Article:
"We have previously shown that delivery of a negative signal must occur in early G1 because delayed addition of anti-IgM (to late GC cells) does not block cell cycle progression and exposure to anti-IgM during S phase fails to inhibit S.A. Ezhevsky et al. transition through DNA synthesis and mitosis (Scott et al., 1986). This change in the sensitivity of cells to the growth-suppressing effects of anti-IgM does not depend on early membrane events because the level of expression of sIgM and calcium mobilization upon IgM cross-linking remain the same in different phases of the cell cycle (Scott et al., 1987). Hence, the availability or responsiveness of intracellular target(s), lying downstream of membrane receptor cross-linking, might restrict sensitivity to early G1 signaling. "
[Show abstract][Hide abstract] ABSTRACT: Cross-linking surface immunoglobulin (Ig)M on the WEHI-231 B-cell lymphoma results in decreased cell size, G1/S growth arrest, and finally DNA cleavage into oligonucleosomal fragments that are the classical features of apoptotic cells. Treatment of WEHI-231 cells with anti-IgM in early G1 phase prevents phosphorylation of the retinoblastoma gene product (pRb) and inhibits entry into S phase. Using unsynchronized cells, we previously demonstrated that cyclin A-associated and Cdk2-dependent GST-pRb kinase activity were inhibited in WEHI-231 cells treated with anti-IgM. We now show that progression of elutriated early G1 phase WEHI-231 cells from early into late G1 phase is accompanied by an increase in the abundance of cyclin A protein and cyclin A-associated kinase activity. Treatment of early G1 cells with anti-IgM prevented this increase in cyclin A-associated kinase activity at late G1, despite minimal changes in the overall level of cyclin A and Cdk2 proteins. Late G1 cells, which already possess high cyclin A-associated kinase activity, were insensitive to anti-IgM treatment and were able to complete the cell cycle. We also found that anti-IgM-treated cells contained increased amounts of the Cdk inhibitor protein p27Kip1. Essentially all of the cyclin A in treated cells was associated with p27, a result which we propose explains the lack of cyclin A/Cdk2 kinase activity. Accumulation of p27 in cyclin A kinase complexes, however, did not decrease the amount of Cdk2 bound to cyclin A. Thus, cross-linking IgM on growth-inhibitable B-cell lymphomas affects cyclin A kinase activity by increasing the levels of p27 in this complex, thus preventing productive pRb phosphorylation and leading to cell cycle arrest and subsequent apoptosis. These results are discussed in terms of the cell cycle restriction points that regulate lymphocyte function, as well as the lineage-specific differences in cell cycle control.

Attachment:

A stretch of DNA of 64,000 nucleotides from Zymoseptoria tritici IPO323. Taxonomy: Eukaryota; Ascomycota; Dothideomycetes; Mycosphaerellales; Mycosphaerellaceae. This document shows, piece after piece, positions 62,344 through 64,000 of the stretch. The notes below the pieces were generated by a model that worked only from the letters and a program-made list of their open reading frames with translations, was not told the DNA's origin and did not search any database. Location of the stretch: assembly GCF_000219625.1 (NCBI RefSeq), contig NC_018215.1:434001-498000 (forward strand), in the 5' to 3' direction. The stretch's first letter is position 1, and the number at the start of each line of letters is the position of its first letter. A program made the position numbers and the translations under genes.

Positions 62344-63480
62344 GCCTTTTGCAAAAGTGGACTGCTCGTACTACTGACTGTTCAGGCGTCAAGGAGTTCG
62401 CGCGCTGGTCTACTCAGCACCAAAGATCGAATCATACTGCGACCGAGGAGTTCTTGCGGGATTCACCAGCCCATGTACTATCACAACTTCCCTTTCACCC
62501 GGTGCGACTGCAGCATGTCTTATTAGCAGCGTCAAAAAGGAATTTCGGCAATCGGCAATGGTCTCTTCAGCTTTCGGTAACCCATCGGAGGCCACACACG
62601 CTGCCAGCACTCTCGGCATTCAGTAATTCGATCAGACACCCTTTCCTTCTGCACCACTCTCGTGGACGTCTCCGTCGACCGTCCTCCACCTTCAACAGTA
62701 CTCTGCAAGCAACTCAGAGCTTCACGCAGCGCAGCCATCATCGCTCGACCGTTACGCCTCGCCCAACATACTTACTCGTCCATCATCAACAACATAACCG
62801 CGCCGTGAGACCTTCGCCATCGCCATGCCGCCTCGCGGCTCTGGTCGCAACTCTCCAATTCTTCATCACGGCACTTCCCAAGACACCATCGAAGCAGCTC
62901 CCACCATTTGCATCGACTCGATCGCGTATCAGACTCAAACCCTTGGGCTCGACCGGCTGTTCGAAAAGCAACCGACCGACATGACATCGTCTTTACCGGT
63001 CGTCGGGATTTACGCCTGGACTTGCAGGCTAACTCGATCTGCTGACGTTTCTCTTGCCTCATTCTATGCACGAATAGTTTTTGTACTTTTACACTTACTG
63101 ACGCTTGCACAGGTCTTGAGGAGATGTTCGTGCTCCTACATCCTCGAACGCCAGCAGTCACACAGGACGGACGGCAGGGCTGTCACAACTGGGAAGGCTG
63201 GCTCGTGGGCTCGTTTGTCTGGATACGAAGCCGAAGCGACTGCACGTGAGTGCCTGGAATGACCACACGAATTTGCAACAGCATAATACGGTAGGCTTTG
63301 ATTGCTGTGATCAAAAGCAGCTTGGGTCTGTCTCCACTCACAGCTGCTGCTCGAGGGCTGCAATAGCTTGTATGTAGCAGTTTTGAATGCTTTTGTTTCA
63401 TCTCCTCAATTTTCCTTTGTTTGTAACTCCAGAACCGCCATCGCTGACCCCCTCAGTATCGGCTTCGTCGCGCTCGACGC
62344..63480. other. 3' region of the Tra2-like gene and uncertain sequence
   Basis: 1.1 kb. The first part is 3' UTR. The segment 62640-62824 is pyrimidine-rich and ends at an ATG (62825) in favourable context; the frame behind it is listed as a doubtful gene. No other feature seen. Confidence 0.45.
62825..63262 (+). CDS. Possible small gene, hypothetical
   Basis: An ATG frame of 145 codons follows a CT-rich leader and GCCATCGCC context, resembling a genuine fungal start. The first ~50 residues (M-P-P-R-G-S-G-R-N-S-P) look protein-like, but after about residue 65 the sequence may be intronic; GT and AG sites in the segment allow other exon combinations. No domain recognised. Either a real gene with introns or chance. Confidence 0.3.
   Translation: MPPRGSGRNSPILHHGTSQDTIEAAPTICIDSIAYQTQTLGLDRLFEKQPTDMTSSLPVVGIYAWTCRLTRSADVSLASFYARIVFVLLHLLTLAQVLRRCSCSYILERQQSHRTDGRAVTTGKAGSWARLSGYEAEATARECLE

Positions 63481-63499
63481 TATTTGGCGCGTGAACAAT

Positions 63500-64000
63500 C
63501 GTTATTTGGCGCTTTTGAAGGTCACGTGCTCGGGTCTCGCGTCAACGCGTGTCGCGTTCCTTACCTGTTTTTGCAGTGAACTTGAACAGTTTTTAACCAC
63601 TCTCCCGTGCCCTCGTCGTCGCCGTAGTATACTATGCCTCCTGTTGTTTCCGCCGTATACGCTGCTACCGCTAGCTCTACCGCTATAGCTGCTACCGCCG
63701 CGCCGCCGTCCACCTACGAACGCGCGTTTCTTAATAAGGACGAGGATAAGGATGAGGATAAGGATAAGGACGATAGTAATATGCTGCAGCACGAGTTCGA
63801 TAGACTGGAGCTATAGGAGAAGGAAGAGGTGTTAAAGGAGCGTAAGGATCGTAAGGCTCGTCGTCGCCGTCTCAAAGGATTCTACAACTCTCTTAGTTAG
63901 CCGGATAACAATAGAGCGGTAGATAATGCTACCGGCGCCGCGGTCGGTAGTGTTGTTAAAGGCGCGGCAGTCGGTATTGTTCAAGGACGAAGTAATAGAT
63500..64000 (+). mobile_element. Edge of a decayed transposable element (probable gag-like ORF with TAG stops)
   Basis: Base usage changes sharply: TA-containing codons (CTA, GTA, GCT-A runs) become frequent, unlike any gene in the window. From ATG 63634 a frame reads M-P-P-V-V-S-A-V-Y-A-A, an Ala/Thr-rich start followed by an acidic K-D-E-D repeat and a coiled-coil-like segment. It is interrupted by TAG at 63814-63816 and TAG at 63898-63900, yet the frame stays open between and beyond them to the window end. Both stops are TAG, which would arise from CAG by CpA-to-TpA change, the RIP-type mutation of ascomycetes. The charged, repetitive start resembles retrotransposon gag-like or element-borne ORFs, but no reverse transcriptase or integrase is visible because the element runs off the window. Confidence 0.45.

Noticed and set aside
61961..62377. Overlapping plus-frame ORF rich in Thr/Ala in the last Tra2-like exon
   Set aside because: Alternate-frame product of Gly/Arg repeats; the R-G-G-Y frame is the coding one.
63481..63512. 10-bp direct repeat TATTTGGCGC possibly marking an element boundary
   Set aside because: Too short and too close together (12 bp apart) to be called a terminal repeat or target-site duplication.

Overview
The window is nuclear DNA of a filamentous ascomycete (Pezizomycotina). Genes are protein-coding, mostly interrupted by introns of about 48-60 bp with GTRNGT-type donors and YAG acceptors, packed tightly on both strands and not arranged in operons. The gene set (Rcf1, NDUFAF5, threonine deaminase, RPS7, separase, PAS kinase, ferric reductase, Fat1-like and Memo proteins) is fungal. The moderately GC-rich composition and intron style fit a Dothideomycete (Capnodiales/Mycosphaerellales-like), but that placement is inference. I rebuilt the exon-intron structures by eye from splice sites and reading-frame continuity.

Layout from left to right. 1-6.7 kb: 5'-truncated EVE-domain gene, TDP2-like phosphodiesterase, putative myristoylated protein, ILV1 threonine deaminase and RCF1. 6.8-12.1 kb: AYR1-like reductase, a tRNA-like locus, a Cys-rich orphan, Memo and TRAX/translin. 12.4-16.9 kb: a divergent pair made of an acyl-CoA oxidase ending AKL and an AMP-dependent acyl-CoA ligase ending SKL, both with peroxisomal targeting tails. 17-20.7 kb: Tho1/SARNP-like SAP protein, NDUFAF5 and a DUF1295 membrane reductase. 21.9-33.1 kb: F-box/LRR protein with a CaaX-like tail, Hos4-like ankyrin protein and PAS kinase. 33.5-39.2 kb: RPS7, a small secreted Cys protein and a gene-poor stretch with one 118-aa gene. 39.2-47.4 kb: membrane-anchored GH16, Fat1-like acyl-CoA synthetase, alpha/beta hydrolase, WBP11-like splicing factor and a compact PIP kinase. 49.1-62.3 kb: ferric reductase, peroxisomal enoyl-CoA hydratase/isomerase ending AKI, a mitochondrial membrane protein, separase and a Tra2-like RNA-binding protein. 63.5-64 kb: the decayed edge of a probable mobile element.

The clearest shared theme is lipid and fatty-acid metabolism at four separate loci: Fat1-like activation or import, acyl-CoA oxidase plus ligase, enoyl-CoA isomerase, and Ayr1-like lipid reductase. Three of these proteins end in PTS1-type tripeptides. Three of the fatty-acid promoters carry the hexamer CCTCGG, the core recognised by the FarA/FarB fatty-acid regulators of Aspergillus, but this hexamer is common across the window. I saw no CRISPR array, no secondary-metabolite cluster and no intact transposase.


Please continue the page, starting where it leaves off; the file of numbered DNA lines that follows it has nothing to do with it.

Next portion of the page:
Molecular Biology of the Cell 05/1996; 7(4):553-64. DOI:10.1091/mbc.7.4.553 · 4.47 Impact Factor
[Show abstract][Hide abstract] ABSTRACT: Summary The antigen receptors on T and B lymphocytes can transduce both agonist and antagonist sig- nals leading either to activation/survival or anergy/death. The outcome of B lymphocyte anti- gen receptor (BCk) triggering depends upon multiple parameters which include (a) antigen concentration and valency, (b) duration of BCP,. occupancy, (c) receptor affinity, and (d) B cell differentiation stages. Herein, using anti-immunoglobulin K and k light chain antibodies, we analyzed the response of human naive, germinal center (GC) or memory B cells to BCR cross- linking regardless of heavy chain Ig isotype or intrinsic BCR specificity. We show that after CD40-activation, anti-BCR.(K+k) can elicit an intracellular calcium flux on both GC and non-GC cells. However, prolonged BCP, cross-linking induces death of CD40-activated GC B cells but enhances proliferation of naive or memory cells. Anti-K antibody only kills K + GC B cells without affecting surrounding k + GC B cells, thus demonstrating that BCR-mediated killing of GC B lymphocytes is a direct effect that does not involve a paracrine mechanism. BCR-mediated killing of CD40-activated GC B cells could be partially antagonized by the ad- dition of IL-4. Moreover, in the presence of IL-4, prestimulation through CD40 could prevent subsequent anti-Ig-mediated cell death, suggesting a specific role of this combination in selec- tion of GC B cells. This report provides evidence that in human, susceptibility to BCP, killing is regulated along peripheral B cell differentiation pathway.